Objective We report the 2-year visual and psychological outcomes of the MERCURY study, examining the long-term effectiveness and safety of ranibizumab and subsequent therapy in Japanese patients with diabetic macular oedema with impaired visual acuity (VA) in the real-world setting. Methods and analysis This was a 24-month, phase 4, open-label, single-arm, multicentre, prospective, observational study. Following an initial dose of ranibizumab (0.5 mg) by intravitreal injection (0.05 mL), treatment was administered as needed after month 1. The primary treated eye (PTE) was the first eye that received a ranibizumab injection. Results In total, 209 patients were enrolled; 192 (91.9%) and 174 (83.3%) completed months 12 and 24, respectively. In the PTE set, mean±SD changes in best-corrected VA (BCVA) from baseline to months 12 (primary endpoint) and 24 were -0.08±0.35 (p=0.015) and -0.13±0.30 (p<0.001) logarithmic minimum angle of resolution, respectively. Mean±SD central subfoveal thickness (CSFT) changes from baseline to months 12 and 24 were -102.3±146.1 μm (p<0.001) and -103.6±157.2 μm (p<0.001), respectively. Patients receiving three injections during the first 2 months had greater BCVA improvements throughout the study than those receiving 1-2 consecutive injections. Overall, 91 (43.5%) and 130 (62.2%) patients had ocular and non-ocular adverse events, respectively. At month 24, the mean±SD Hospital Anxiety and Depression Scale (HADS)-Anxiety and HADS-Depression scores decreased by 0.44±3.75 (p=0.196) and 0.19±3.38 (p=0.541), respectively. Conclusions At 24 months after initiation of ranibizumab and subsequent treatment, patients showed significant BCVA and CSFT improvements. Long-term treatment was considered safe and tolerable and did not lead to worsened psychological status.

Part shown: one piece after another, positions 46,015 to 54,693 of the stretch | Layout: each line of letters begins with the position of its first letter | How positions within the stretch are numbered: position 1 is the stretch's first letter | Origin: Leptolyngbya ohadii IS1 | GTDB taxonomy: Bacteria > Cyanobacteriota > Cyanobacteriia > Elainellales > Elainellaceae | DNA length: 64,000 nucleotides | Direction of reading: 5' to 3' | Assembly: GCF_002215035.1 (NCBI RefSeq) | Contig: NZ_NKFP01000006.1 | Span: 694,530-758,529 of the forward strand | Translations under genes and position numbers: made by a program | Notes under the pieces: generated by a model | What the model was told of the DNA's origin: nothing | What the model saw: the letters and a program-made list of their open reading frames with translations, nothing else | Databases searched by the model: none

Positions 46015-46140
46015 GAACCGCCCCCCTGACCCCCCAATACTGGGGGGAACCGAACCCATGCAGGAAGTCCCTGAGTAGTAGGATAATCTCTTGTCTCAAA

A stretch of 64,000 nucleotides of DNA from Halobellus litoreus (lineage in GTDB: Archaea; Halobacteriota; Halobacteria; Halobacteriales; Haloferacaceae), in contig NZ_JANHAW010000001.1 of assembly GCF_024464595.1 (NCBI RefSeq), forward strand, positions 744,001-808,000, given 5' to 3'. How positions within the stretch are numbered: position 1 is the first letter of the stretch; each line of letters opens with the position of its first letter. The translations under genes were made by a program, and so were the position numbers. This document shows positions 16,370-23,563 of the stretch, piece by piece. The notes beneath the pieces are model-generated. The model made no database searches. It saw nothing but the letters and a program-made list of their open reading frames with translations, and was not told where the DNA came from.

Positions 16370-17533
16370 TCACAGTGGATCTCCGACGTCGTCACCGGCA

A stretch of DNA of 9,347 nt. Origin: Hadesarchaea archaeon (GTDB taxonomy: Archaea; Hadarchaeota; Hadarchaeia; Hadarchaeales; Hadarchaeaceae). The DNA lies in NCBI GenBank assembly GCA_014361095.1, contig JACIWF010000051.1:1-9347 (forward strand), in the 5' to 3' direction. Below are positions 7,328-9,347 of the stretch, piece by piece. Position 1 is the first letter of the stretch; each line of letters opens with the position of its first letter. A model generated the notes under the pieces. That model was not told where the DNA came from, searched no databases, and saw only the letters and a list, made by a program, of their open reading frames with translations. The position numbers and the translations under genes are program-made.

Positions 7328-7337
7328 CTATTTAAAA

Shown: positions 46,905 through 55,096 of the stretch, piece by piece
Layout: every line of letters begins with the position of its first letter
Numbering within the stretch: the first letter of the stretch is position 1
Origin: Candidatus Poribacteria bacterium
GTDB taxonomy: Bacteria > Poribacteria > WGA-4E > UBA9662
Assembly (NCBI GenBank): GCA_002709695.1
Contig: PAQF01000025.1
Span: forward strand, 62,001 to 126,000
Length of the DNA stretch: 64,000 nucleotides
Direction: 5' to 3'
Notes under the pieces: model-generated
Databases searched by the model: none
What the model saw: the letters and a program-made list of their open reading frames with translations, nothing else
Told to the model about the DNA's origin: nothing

All Science Journal Classification (ASJC) codes